Central America’s Most Infamous Jungle – Darién, Panama


Mention the Darién Jungle or the Darién Gap or just plain Darién and images of impenetrable greenery filled with hostile critters and even more hostile interlopers (drug runners, guerrillas and others) spring to mind. Like most places, however, there’s more to Central America’s most infamous jungle, which straddles the border between Panama and Colombia, as we learned when we traveled there for four days of hiking in the Darién Jungle.

Giant trees Darien jungle Panama

Things grow big in the remote, road less Darién Jungle.

Plenty to see here

Just because the Darién Jungle is remote, largely inaccessible and little-visited doesn’t mean there’s nothing to see there. In fact, that remoteness and inaccessibility means that the Darién Jungle is a haven for flora and fauna. The Panamanian portion is a lush rainforest with peaks up to 6,000 feet (1,830 meters) high and most of it is protected as the Darién National Park, the largest national park in Central America.

Flowers of Darien, Panama

Though green dominates the palette in the Darién, other colors assert themselves too.

On the Colombian side, the Darién changes into a 50-mile-wide marsh which is even more impenetrable than the jungle on the Panama side. Much of the marsh is protected as part of the Los Katíos National Park.  The two adjoining parks received UNESCO World Heritage Site status and the area is home to more than 450 species of birds and over 500 types of fish. The Darién is also a place where the communities, cultures and customs of the indigenous Kuna and Embera-Wounaan people are preserved.

Exploring the Darién Jungle with Don Michel

Frenchman Michel Puech has found so much to see and explore in the Darién that he’s spent more than 30 years in the Darién. In that time he’s developed a knowledge of the place and a bond with the people that allows him to take travelers deeper in to the Darién. Locals even call him “Don” Michel as an honorific so we were excited to explore the trails and waterways of the Darién with him and his company Panama Exotic Adventures.

Michel Peuch Panama Exotic Adventures, Panama

French tour company operator Michel Puech has spent 30 years in the Darién and earned the honorific “Don” from the locals.

But first, we had to get out of Panama City and reach Darién Province near the end of the road in Yaviza. Unlike the rest of the country, this paved road had a lot of serious checkpoints along it where everyone had to show proper documents and special permits to be in the Darién (Michel arranged our permits). Officials don’t want people entering the area willy-nilly because of the dangers which range from some of the world’s deadliest snakes to some of the world’s deadliest bad guys (guerrillas, drug traffickers, etc).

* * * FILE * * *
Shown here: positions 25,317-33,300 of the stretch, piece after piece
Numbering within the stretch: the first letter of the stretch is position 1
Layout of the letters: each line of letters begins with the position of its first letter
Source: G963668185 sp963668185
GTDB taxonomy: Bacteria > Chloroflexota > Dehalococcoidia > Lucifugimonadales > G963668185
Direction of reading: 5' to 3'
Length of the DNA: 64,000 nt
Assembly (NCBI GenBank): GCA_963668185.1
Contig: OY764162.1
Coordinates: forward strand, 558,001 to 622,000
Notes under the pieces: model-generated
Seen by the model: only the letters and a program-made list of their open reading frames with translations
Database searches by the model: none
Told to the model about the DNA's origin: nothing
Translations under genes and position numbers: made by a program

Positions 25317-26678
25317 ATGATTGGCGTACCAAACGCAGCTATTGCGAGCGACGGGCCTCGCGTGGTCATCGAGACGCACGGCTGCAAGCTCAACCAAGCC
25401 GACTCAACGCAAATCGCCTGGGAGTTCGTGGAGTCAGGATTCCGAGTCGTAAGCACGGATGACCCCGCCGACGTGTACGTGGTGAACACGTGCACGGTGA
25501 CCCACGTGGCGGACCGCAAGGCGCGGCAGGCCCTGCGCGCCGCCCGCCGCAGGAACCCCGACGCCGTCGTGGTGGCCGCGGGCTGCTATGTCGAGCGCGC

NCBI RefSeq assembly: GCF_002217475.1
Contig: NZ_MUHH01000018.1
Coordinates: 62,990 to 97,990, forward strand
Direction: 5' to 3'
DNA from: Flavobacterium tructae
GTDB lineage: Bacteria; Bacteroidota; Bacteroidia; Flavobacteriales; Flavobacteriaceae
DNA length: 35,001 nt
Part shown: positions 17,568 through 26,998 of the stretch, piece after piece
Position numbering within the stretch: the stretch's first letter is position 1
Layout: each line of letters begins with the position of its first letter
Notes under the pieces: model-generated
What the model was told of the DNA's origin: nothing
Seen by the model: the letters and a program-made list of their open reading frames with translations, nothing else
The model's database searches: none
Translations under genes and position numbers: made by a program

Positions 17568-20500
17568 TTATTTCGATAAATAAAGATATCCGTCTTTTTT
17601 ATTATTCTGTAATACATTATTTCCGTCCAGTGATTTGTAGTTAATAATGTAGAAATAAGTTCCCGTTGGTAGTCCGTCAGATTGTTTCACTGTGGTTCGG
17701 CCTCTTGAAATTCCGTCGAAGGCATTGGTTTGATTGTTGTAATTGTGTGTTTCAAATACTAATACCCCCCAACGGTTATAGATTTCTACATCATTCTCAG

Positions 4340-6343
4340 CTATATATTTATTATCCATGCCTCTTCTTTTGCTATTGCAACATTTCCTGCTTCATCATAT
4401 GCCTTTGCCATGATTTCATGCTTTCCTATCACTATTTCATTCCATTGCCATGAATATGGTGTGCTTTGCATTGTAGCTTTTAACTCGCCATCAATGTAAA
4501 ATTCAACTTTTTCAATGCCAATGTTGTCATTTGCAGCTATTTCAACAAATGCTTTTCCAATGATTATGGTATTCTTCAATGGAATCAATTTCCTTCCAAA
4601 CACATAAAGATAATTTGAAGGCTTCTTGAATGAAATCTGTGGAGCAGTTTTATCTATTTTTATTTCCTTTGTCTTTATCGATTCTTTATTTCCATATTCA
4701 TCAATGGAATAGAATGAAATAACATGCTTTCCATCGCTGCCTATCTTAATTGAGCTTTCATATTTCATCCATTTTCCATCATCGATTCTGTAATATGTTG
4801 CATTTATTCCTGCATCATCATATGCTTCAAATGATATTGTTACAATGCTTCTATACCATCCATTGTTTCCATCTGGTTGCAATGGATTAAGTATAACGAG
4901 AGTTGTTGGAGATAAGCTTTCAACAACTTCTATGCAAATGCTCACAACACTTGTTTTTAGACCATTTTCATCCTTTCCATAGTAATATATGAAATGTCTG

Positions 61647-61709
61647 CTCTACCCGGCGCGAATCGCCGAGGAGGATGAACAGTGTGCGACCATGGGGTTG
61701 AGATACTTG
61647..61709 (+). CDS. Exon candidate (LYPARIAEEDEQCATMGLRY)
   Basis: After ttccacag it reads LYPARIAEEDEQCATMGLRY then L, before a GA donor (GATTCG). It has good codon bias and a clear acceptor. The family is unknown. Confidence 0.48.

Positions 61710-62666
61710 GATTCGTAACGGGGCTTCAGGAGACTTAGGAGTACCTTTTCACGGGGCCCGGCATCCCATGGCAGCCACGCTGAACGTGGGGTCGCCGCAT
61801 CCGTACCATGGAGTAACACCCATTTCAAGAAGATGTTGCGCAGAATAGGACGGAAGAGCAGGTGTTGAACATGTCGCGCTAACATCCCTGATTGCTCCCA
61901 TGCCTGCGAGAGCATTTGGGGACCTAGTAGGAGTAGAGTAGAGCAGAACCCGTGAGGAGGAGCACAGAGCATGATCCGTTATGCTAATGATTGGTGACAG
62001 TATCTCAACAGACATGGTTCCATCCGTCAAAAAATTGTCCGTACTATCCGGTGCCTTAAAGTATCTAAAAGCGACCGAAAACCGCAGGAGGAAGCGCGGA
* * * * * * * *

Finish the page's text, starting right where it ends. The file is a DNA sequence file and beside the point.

Goodbye roads, hello waterways and trails

Sabana River Boca de Lara Darien Panama

We give a local Wounaan woman a lift on the Sabana River through the Darién Jungle.

We reached the town of Santa Fe and left the road behind. From there the only way through the Darién was by floating on the waterways or hiking on the trails that criss-cross the vast area. We got into a wooden canoe with an engine and took it to the village of Boca de Lara where the Sabana and the Lara rivers meet.

Old growth trees - Darien Jungle Panama

The few inhabitants of the Darién Jungle have small-scale farm plots for subsistence farming but revere and protect old growth trees like this one.

Boca de Lara is a Wounaan village that was settled by the historically nomadic Wounaan in 1973 after the Panamanian government said any that place with 100 people or more would get a school. Despite the settlement, many Wounaan still go off into the jungle for periods of time.

Boca de Lara Wounaan village Darien, Panama

The Wounaan village of Boca de Lara in the Darién Jungle.

In recent years Michel has assisted Boca de Lara in many ways, including building his three room Dosi Lodge here along with the villagers using their traditional architectural style. The employees are Wounaan and lodge guests are customers for their handicrafts too.

Wounaan basket weaving Darien, Panama

Wounaan women work on their intricate, traditional weaving in the village of Boca de Lara in the Darién Jungle.

After eating lunch at Dosi Lodge we saw some of the handicrafts made by Wounaan women who traditionally go topless, including elaborate basket weaving using local reeds and natural dyes.